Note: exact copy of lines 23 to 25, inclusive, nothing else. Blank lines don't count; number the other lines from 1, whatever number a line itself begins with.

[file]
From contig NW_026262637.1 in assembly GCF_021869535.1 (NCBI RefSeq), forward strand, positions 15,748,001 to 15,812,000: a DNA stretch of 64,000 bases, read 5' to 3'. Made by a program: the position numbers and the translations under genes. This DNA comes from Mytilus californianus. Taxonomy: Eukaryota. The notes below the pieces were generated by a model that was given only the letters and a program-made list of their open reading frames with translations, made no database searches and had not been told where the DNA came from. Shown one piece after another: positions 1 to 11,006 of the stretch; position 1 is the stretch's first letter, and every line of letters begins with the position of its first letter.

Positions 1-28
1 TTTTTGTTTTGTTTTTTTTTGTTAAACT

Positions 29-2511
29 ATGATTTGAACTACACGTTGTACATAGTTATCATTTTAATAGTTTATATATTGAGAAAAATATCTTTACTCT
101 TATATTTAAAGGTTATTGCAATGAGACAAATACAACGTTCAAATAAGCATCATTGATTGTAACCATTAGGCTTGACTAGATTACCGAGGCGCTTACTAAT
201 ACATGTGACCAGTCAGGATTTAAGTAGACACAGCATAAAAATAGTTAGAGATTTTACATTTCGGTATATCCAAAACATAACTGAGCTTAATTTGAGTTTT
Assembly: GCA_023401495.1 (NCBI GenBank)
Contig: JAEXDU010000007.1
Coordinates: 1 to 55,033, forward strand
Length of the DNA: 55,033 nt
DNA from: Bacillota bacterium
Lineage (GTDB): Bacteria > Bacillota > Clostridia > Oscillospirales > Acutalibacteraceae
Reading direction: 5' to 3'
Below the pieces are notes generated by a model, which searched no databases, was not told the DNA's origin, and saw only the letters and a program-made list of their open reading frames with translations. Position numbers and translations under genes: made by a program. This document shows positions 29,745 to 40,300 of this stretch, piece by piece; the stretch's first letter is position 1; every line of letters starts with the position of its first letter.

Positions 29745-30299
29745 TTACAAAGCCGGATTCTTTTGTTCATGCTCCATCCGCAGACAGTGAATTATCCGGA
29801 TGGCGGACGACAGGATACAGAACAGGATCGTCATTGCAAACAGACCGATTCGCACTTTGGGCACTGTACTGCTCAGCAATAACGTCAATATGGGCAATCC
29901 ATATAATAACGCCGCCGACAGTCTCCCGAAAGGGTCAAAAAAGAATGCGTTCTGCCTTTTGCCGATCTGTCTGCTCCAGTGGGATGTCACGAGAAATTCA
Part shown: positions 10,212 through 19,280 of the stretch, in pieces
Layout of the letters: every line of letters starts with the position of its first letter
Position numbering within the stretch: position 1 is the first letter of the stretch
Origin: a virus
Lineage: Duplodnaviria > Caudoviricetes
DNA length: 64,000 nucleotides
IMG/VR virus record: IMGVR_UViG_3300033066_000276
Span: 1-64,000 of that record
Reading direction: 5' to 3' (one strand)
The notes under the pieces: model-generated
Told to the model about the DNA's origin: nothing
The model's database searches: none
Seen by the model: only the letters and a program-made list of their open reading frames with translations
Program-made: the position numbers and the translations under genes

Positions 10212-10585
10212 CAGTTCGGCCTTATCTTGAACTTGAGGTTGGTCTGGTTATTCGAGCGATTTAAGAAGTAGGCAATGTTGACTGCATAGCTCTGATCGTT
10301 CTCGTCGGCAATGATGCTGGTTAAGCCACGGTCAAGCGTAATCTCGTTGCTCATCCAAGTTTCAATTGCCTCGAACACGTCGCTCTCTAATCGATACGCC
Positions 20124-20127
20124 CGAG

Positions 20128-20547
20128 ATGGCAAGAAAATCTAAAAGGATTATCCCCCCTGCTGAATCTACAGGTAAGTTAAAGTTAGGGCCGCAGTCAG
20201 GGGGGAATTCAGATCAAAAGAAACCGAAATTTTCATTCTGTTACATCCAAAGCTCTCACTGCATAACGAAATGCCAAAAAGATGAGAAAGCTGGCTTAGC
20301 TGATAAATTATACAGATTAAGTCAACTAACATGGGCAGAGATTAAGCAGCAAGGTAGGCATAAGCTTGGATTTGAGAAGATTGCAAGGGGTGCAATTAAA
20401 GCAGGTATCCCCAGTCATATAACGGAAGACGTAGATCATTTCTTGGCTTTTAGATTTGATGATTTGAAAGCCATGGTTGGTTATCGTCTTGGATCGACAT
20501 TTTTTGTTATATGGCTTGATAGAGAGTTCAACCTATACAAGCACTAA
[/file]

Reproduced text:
Origin: a virus
Lineage: Duplodnaviria > Caudoviricetes
DNA length: 64,000 nucleotides